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1.  The LIFE-Adult-Study: objectives and design of a population-based cohort study with 10,000 deeply phenotyped adults in Germany 
BMC Public Health  2015;15:691.
The LIFE-Adult-Study is a population-based cohort study, which has recently completed the baseline examination of 10,000 randomly selected participants from Leipzig, a major city with 550,000 inhabitants in the east of Germany. It is the first study of this kind and size in an urban population in the eastern part of Germany. The study is conducted by the Leipzig Research Centre for Civilization Diseases (LIFE). Our objective is to investigate prevalences, early onset markers, genetic predispositions, and the role of lifestyle factors of major civilization diseases, with primary focus on metabolic and vascular diseases, heart function, cognitive impairment, brain function, depression, sleep disorders and vigilance dysregulation, retinal and optic nerve degeneration, and allergies.
The study covers a main age range from 40-79 years with particular deep phenotyping in elderly participants above the age of 60. The baseline examination was conducted from August 2011 to November 2014. All participants underwent an extensive core assessment programme (5-6 h) including structured interviews, questionnaires, physical examinations, and biospecimen collection. Participants over 60 underwent two additional assessment programmes (3-4 h each) on two separate visits including deeper cognitive testing, brain magnetic resonance imaging, diagnostic interviews for depression, and electroencephalography.
The participation rate was 33 %. The assessment programme was accepted well and completely passed by almost all participants. Biomarker analyses have already been performed in all participants. Genotype, transcriptome and metabolome analyses have been conducted in subgroups. The first follow-up examination will commence in 2016.
PMCID: PMC4509697  PMID: 26197779
Cohort study; Epidemiology; Population based; Diseases of civilization
2.  Dissecting the genetics of the human transcriptome identifies novel trait-related trans-eQTLs and corroborates the regulatory relevance of non-protein coding loci†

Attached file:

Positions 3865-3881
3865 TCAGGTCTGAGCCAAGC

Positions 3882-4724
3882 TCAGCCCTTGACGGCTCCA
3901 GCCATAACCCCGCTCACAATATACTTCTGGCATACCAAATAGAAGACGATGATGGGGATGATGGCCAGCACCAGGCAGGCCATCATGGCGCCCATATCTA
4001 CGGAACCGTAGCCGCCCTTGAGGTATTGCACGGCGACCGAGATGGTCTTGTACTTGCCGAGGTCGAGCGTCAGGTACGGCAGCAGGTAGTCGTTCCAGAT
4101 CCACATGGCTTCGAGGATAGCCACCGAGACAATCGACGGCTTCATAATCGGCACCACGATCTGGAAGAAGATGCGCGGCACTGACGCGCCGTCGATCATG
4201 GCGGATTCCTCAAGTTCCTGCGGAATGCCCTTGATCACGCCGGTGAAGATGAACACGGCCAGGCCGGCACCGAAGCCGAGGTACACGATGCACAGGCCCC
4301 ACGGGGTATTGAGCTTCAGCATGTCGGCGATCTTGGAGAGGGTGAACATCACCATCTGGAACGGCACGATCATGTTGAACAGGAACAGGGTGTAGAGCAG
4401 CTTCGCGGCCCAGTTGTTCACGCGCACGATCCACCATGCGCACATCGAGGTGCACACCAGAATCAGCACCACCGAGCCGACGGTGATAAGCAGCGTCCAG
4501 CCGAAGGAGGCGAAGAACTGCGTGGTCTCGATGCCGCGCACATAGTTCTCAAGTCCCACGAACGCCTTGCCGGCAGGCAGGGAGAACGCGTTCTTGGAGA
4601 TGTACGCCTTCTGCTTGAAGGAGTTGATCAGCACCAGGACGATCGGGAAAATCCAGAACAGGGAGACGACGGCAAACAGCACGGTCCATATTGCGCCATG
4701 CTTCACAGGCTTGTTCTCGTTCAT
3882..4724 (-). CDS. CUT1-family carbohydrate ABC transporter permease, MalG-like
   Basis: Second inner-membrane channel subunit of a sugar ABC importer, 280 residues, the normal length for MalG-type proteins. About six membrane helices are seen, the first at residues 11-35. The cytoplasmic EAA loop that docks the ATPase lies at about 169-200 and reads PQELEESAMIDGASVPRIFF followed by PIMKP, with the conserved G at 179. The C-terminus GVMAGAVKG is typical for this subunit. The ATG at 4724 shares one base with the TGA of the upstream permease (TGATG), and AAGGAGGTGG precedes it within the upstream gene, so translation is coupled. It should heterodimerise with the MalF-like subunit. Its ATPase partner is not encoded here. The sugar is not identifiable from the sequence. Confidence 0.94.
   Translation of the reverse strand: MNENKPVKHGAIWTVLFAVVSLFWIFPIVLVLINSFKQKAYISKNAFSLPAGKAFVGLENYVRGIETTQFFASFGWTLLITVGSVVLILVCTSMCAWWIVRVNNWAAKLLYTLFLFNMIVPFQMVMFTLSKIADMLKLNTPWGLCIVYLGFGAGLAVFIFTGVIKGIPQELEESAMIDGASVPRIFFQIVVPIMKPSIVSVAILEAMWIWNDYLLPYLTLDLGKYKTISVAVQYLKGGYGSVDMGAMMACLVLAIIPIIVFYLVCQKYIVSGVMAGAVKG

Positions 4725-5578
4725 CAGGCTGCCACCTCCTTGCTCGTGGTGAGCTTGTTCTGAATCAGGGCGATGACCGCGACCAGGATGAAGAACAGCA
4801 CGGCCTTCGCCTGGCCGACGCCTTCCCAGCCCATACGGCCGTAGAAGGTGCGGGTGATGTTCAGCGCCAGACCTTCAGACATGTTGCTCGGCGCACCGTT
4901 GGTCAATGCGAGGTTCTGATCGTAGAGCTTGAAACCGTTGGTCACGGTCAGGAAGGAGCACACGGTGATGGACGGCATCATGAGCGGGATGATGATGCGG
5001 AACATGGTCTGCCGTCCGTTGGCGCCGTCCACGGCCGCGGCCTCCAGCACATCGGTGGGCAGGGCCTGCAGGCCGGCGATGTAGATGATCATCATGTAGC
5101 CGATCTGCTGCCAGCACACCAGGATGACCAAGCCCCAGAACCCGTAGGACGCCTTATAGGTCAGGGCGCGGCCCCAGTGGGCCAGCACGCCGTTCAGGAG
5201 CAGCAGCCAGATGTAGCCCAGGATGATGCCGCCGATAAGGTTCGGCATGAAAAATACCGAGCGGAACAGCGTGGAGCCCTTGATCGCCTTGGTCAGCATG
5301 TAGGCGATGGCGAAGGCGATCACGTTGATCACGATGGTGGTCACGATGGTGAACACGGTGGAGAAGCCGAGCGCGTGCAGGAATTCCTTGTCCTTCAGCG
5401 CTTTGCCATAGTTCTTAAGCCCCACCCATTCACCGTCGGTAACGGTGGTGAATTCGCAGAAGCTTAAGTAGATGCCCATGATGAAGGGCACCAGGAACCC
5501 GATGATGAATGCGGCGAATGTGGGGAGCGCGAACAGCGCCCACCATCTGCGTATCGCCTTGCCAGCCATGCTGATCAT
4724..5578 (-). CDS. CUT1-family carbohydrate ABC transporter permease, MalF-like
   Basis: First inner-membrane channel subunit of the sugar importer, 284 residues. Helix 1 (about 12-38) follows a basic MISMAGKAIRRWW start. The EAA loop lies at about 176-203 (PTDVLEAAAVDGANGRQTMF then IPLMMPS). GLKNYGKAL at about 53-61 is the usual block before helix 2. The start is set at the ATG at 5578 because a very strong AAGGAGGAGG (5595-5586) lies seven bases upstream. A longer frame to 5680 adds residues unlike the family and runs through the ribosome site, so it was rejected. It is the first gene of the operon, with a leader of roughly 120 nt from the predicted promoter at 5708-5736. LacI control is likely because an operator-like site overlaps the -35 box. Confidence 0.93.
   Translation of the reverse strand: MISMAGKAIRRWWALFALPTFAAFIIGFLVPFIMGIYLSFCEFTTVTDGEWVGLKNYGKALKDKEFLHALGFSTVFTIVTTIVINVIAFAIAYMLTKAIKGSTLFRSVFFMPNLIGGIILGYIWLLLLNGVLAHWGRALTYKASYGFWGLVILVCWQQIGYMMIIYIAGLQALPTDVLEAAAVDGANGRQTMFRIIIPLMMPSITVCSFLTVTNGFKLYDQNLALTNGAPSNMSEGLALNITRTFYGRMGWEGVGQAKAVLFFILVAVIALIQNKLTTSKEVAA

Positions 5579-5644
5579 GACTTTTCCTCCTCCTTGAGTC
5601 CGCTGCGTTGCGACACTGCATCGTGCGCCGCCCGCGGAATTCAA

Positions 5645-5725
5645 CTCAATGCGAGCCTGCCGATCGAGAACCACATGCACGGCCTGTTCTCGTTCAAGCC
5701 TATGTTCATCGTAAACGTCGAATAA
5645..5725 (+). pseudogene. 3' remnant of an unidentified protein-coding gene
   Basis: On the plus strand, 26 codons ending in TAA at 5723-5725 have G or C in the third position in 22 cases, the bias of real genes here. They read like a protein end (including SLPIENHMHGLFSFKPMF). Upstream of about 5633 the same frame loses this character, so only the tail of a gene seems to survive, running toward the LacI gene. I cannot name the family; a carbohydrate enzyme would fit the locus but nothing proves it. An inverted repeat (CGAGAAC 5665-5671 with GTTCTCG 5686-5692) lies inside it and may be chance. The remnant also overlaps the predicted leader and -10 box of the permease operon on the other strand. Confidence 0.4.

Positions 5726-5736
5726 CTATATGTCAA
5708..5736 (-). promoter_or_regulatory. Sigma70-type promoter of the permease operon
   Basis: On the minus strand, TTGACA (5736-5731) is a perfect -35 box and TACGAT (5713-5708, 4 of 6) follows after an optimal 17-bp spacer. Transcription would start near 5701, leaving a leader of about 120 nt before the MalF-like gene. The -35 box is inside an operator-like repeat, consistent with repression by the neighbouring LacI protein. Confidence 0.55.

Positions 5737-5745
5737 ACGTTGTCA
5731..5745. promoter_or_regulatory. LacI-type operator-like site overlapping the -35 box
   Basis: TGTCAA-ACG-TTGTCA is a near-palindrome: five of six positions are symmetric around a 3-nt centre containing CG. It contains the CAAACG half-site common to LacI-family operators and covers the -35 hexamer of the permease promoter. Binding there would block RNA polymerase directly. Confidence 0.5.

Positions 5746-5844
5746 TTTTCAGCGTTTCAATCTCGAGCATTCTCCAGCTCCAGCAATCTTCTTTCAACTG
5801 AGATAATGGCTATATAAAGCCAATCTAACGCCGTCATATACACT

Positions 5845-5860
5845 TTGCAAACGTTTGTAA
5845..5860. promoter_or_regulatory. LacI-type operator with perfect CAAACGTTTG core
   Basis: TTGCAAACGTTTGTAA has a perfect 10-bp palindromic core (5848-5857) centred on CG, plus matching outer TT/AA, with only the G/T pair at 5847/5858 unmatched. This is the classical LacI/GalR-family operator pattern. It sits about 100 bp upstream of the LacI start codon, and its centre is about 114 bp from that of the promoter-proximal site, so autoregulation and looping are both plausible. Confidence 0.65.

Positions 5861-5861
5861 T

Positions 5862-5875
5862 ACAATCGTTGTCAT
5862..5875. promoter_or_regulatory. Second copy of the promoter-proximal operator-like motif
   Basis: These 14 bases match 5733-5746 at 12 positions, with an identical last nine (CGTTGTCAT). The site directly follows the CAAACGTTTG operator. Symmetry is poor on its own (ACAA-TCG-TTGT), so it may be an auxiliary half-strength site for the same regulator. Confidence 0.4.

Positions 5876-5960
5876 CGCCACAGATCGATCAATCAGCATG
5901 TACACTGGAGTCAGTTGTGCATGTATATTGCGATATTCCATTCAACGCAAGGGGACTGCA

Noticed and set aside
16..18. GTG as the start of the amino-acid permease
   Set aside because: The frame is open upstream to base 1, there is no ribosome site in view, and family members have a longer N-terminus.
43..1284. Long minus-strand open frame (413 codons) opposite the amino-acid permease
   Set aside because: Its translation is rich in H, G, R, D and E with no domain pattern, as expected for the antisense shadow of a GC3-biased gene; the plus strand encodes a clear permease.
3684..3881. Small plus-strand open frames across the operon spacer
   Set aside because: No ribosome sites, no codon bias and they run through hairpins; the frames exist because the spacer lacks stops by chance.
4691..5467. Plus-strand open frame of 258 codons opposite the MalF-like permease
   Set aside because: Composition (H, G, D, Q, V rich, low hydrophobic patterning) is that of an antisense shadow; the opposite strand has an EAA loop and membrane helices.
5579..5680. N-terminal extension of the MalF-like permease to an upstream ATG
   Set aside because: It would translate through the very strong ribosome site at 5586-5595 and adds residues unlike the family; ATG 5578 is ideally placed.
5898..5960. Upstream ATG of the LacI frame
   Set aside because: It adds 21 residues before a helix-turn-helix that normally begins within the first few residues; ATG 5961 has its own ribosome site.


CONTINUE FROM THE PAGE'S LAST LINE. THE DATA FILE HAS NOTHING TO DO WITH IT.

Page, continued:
Human Molecular Genetics  2015;24(16):4746-4763.
Genetics of gene expression (eQTLs or expression QTLs) has proved an indispensable tool for understanding biological pathways and pathomechanisms of trait-associated SNPs. However, power of most genome-wide eQTL studies is still limited. We performed a large eQTL study in peripheral blood mononuclear cells of 2112 individuals increasing the power to detect trans-effects genome-wide. Going beyond univariate SNP-transcript associations, we analyse relations of eQTLs to biological pathways, polygenetic effects of expression regulation, trans-clusters and enrichment of co-localized functional elements. We found eQTLs for about 85% of analysed genes, and 18% of genes were trans-regulated. Local eSNPs were enriched up to a distance of 5 Mb to the transcript challenging typically implemented ranges of cis-regulations. Pathway enrichment within regulated genes of GWAS-related eSNPs supported functional relevance of identified eQTLs. We demonstrate that nearest genes of GWAS-SNPs might frequently be misleading functional candidates. We identified novel trans-clusters of potential functional relevance for GWAS-SNPs of several phenotypes including obesity-related traits, HDL-cholesterol levels and haematological phenotypes. We used chromatin immunoprecipitation data for demonstrating biological effects. Yet, we show for strongly heritable transcripts that still little trans-chromosomal heritability is explained by all identified trans-eSNPs; however, our data suggest that most cis-heritability of these transcripts seems explained. Dissection of co-localized functional elements indicated a prominent role of SNPs in loci of pseudogenes and non-coding RNAs for the regulation of coding genes. In summary, our study substantially increases the catalogue of human eQTLs and improves our understanding of the complex genetic regulation of gene expression, pathways and disease-related processes.
PMCID: PMC4512630  PMID: 26019233
3.  Identification of a novel SERPINA-1 mutation causing alpha-1 antitrypsin deficiency in a patient with severe bronchiectasis and pulmonary embolism